Hattie Aiken Robinson Family Correspondence
Identifier: MSN/MN 5017
Scope and Contents
The collection includes 33 items, primarily personal letters directed to Hattie Robinson by family members. The main correspondents are Hattie's estranged husband Clarence (2 letters, March-October 1935); her son Lloyd and Lloyd's wife, Bernice (9 letters, 6 February-12 November 1936); and her daughter Eva (19 letters, 31 January-13 December 1936). The letters were occasioned by the Robinson children's recent departure from the area around Texarkana, where the family had lived for several generations.
Conditions Governing Access
There are no access restrictions on this collection.
Conditions Governing Use
Copyright status for collection materials is unknown. Transmission or reproduction of materials protected by U.S. Copyright Law (Title 17, U.S.C.) beyond that allowed by fair use requires the written permission of the copyright owners. Works not in the public domain cannot be commercially exploited without permission of the copyright owners. Responsibility for any use rests exclusively with the user.
Biographical / Historical
The recipient of the letters in this collection, an African-American woman named Hattie Aiken Robinson, was born ca. 1887-1890 in Bossier Parish in northwest Louisiana. She was the daughter of William and Nancy Aiken, both of whom were born in the Antebellum period, most likely as bondsmen. According to the 1910 Federal census the couple had 15 children over the course of their marriage, ten of whom were then living. The same census identifies William Aiken as a farmer, working his own land (near Plain Dealing in Bossier Parish). Hattie Aiken, then in her early 20s and living on the family farm, is identified as a laundress. Shortly thereafter Hattie married Cleveland C. Robinson (b. 1884); by the late 'teens the couple was living in Texarkana, Miller County, Arkansas, with a son (Lloyd, b. ca. 1912) and a daughter (Eva Vashti, b. ca. 1915). Cleveland Robinson was employed by the St. Louis Southwestern Railway, as porter, brakeman, and perhaps in other capacities. At some point, probably before 1930, Cleveland separated from the family in Texarkana, for reasons which are alluded to (but can scarcely be confirmed by) the letters. In 1934 he was living in St. Louis. By 1935 the two children had also left Texarkana. Eva Robinson attended college in Houston prior to beginning work as an elementary school teacher, first in the small town of Tollette in Howard County, Arkansas (Spring 1936) and subsequently in the larger town of Osceola, across the state in Mississippi County. In 1935 Lloyd Robinson followed the Great Migration north to Chicago, settling on the city's South Side and marrying an Arkansas woman named Bernice. At the end of 1936 Hattie Robinson was still in Texarkana.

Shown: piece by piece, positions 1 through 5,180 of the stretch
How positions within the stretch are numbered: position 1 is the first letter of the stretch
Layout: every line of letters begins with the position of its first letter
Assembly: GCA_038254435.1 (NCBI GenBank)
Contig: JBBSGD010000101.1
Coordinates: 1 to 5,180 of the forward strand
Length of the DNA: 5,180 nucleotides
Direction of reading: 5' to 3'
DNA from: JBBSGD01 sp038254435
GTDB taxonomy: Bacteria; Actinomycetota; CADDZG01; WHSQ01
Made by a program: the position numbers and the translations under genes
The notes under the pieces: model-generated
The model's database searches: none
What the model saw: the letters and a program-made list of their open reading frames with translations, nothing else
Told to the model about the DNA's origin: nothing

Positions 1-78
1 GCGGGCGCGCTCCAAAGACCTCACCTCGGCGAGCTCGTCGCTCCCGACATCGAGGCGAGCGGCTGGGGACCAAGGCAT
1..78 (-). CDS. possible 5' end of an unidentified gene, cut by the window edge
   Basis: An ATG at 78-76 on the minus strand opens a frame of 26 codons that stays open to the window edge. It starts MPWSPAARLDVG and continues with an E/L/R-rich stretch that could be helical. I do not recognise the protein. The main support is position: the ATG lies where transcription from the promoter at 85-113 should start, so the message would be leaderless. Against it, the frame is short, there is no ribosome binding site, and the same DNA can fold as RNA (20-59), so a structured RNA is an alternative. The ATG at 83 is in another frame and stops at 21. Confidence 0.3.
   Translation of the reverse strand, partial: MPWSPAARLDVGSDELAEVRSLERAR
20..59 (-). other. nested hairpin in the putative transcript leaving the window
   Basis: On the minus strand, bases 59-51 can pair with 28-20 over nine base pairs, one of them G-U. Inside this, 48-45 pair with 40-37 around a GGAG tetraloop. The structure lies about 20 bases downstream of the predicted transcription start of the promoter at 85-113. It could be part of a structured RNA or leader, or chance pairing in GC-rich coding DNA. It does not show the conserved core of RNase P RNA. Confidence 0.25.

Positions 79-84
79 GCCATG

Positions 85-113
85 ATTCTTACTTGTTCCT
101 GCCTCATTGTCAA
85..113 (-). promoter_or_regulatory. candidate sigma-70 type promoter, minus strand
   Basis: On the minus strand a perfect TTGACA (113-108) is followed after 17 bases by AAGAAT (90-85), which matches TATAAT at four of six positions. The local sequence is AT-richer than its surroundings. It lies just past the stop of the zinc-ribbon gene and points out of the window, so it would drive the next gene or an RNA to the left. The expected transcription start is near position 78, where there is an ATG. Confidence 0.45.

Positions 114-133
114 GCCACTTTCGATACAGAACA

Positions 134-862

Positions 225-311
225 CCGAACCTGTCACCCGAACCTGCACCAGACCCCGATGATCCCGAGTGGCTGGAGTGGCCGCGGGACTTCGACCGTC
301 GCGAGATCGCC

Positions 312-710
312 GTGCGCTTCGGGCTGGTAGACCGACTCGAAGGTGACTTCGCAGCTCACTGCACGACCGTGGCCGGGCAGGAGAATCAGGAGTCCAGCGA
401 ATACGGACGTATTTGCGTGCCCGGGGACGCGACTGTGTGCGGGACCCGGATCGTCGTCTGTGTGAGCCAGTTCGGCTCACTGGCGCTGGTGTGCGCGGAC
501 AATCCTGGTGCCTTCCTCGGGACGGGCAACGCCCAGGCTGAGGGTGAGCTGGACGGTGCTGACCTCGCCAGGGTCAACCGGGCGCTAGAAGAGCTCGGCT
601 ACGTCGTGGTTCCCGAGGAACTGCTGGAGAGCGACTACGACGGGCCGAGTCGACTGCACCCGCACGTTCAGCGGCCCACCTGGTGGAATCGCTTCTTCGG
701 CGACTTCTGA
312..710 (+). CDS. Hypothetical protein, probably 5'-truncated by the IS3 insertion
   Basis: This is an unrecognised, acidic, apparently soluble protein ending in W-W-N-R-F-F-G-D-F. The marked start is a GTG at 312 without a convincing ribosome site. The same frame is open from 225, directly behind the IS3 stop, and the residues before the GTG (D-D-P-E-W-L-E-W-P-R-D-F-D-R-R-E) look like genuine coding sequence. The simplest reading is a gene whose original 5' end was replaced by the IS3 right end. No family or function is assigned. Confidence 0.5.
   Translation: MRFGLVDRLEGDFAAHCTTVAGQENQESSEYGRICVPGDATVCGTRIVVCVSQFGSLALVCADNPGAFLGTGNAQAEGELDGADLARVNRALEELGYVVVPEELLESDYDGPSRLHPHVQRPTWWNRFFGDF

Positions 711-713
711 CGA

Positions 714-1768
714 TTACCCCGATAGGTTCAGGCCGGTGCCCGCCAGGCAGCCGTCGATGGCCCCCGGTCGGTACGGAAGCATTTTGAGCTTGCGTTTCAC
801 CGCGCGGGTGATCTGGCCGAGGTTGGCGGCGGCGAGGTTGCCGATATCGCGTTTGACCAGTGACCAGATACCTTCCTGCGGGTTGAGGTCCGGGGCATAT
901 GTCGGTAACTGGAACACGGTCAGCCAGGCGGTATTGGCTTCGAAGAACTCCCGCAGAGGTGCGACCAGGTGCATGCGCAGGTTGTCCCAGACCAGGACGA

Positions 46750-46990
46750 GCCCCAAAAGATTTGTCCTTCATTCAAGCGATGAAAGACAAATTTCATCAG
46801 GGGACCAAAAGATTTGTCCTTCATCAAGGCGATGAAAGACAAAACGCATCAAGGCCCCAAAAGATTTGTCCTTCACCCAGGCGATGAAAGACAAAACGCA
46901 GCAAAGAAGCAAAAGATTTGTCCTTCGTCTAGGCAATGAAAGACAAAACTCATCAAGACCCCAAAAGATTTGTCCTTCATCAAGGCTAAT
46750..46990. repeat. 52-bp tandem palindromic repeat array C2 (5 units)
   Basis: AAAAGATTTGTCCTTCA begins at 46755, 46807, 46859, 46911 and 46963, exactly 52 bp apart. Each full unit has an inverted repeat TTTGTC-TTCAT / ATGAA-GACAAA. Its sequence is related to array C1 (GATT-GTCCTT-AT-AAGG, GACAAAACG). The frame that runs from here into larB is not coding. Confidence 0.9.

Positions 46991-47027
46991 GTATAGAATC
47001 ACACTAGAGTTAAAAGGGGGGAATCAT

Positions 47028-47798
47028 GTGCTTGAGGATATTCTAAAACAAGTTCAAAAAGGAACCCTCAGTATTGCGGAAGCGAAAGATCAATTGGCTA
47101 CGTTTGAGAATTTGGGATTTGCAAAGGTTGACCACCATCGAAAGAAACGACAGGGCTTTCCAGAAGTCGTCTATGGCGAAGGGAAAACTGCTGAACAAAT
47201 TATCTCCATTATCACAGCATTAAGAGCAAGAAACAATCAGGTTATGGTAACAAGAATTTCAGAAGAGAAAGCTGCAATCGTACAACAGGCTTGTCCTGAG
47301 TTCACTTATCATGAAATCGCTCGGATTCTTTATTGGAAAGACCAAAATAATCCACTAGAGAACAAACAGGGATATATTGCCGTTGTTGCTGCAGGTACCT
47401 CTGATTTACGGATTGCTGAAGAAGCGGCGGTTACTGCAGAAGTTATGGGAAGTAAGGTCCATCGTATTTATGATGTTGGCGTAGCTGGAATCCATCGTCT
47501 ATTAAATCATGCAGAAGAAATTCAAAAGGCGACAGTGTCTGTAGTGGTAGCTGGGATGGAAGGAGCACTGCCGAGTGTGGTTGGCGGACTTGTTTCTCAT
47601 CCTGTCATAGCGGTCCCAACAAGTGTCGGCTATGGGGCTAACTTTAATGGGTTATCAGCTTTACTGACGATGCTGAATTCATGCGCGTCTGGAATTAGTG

.25 Cubic Feet
Language of Materials
A group of 33 letters recording the personal affairs of a Depression-era African-American family. The letters are directed to Mrs. Hattie Aiken Robinson of Texarkana, Arkansas, by family members in Arkansas, St. Louis, and Chicago.
The collection consists of one series; materials are arranged chronologically, one item per folder.
- African Americans -- History -- Sources Subject Source: Library of Congress Subject Headings
- African Americans -- Migrations Subject Source: Library of Congress Subject Headings
- African Americans -- Social Life -- 1930-1940 Subject Source: Library of Congress Subject Headings
- Arkansas -- Social conditions Subject Source: Library of Congress Subject Headings
- Letters (correspondence) Subject Source: Art & Architecture Thesaurus
- Hattie Aiken Robinson Family Correspondence
- Mairead O'Malley
- November 2012
- Description rules
- Describing Archives: A Content Standard
- Language of description
- Script of description
- Language of description note